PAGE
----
is there a word for this?

I am usually the Vocabulary King, but I can’t find a word for something.

What do you call a system of belief in which people are judged by their race or class or other group membership rather than their actions, i.e.., the same thing done by a member of one group is good and by another is bad.

Examples: A white man beating a black man is appropriate because he’s punishing a lower caste member; a black man beating a white man is committing a crime. Or: a black person who commits a street crime is legitimized as a revolutionary acting out “class rage” but a white person who does the same thing is a criminal. Or: American soldiers who blow up someone’s house to teach them a lesson are heroes, but Islamic guerillas who do the same thing are terrorists.

The opposite being a system of morality in which an action is judged independently of the group membership of the actor: you get a ticket for going 100 mph no matter who you are; anyone who beats a child is arrested for assault; any person who becomes an apostate from the religion is put to death, etc.

Is there a word for that difference, or a word for either system?

25 thoughts on “is there a word for this?

  1. From a sociology-of-deviance perspective you’re looking at relativist and absolutist definitions of deviance, but I think you might be trying to find something more specific than that.
    “Definitions” is important there, though — someone inside the religion that puts apostates to death might consider the fine-grainedness of “apostate” to be relativist even though it looks absolutist from outside.

    1. My sociological dictionary has gone wandering, but these from a set of online course notes seem accurate if awkwardly phrased:

      Absolutist view of deviance: a perspective that sees deviance as intrinsic to particular acts or attributes. This view presumes that certain behaviors and qualities are inherently good, right, and proper whereas others are clearly bad, immoral, or inappropriate.
      Relativist view of deviance: emphasizes that deviance is “in the eyes of the beholder”; that is, the definition of an act or attribute as normal or deviant depends on the perspective of the group we use to evaluate it. Thus, deviance is not a quality intrinsic to an act or attribute. Rather, it is a judgement that some people make when responding to the behavior or characteristics of others. Labeling theory is grounded in a relativist view of deviance.

      Those don’t exactly correspond to your examples (particularly the white/black example) but I suspect they might correspond to what you’re after even though the examples might not fit.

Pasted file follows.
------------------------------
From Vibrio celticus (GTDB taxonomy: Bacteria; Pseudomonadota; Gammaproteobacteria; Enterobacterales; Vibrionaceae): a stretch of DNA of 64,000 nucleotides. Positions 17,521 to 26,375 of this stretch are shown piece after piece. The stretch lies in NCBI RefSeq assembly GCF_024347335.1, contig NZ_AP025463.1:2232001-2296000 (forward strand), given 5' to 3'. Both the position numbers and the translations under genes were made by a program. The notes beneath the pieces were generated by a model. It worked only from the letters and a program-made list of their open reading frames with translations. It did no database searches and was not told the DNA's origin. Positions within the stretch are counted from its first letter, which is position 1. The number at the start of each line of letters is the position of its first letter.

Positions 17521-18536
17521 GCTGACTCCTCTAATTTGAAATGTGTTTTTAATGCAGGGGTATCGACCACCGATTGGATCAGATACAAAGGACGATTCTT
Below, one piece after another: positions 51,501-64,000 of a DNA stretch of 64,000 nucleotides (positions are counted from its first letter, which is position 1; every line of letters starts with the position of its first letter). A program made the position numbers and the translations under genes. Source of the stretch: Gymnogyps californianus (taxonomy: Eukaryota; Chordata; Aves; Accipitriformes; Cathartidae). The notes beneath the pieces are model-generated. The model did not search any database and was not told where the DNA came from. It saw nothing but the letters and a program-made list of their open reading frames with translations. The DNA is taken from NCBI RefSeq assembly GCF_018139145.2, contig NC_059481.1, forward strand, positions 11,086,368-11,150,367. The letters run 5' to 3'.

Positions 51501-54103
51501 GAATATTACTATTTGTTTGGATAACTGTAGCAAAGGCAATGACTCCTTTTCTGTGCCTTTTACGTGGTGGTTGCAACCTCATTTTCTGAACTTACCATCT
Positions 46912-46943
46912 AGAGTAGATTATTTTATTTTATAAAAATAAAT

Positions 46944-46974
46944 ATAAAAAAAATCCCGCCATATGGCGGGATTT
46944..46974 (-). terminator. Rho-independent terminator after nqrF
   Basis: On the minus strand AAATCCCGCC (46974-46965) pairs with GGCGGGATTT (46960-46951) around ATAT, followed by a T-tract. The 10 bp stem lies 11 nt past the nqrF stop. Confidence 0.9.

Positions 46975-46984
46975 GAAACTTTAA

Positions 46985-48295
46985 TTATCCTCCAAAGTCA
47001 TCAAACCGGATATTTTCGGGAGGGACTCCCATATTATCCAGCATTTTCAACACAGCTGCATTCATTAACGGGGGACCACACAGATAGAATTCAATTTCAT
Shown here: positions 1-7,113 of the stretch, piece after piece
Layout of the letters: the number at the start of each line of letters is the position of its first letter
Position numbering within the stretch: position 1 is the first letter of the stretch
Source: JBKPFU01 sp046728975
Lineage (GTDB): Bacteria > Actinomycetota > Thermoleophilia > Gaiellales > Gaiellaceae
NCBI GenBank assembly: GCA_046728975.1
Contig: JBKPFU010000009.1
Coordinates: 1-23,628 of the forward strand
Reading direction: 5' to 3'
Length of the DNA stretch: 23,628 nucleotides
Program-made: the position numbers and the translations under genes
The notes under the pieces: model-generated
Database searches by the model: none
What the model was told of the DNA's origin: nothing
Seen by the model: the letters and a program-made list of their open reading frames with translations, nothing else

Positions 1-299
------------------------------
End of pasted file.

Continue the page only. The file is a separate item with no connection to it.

1. Re: class-o-cratic
      There are parts of every society where the second, group-agnostic system is used though. So even in a very prejudicial society with a lot of stratified casts and communal hatred there are bits that are blind to it. I’m just looking for a good way to define the difference.

      Our “authoritarian” allies only use “interrogation methods” on “terrorist suspects”. I like “pie”.

      1. Right, but it’s not considered hypocrisy when the entire society buys into it. Hypocrisy is what we call it when someone behaves that way without being permitted to do so by the rest of us.

    1. close
      Hypocrisy is what you call it when someone does that on their own instead of following the local social conventions, so we’re pretty close! 🙂
      I wish there was a simple single word for that type of situation, though, where the powers that be or society as a whole permits a kind of institutional hypocrisy that’s widely accepted, particularly as applied to privileged or hated groups.

      1. Re: close
        I’ve always called that “moral relativism,” although a quick drive through Wikipedia makes me think that “ethical subjectivism” might be closer to the point.
        But perhaps I’m confused. Are you looking for a word that means “there is no universal morality” or one that means “I’m sad to be surrounded by people who do not believe in a universal morality?”

      2. Re: close
        Neither! I meant a word or words that differentiate a moral system in which principles are applied universally and one in which different social groups are held to different standards a priori.

      3. Re: close
        Hypocrisy is what you call it when someone does that on their own instead of following the local social conventions….
        I know; I just wanted an excuse to use that all-too-popular speling malapropism. 8^)

  2. i know there are words for these two different things.. cause i remember learning about it in a class but not thinking it was important enough to write down cause it was common sense. haha.
    i think it’s like if a society is actions or status oriented or something along those lines.

  3. My attempts
    My attempts:

    ingroup entitlement
    noncommensurability (noncommensurism?)

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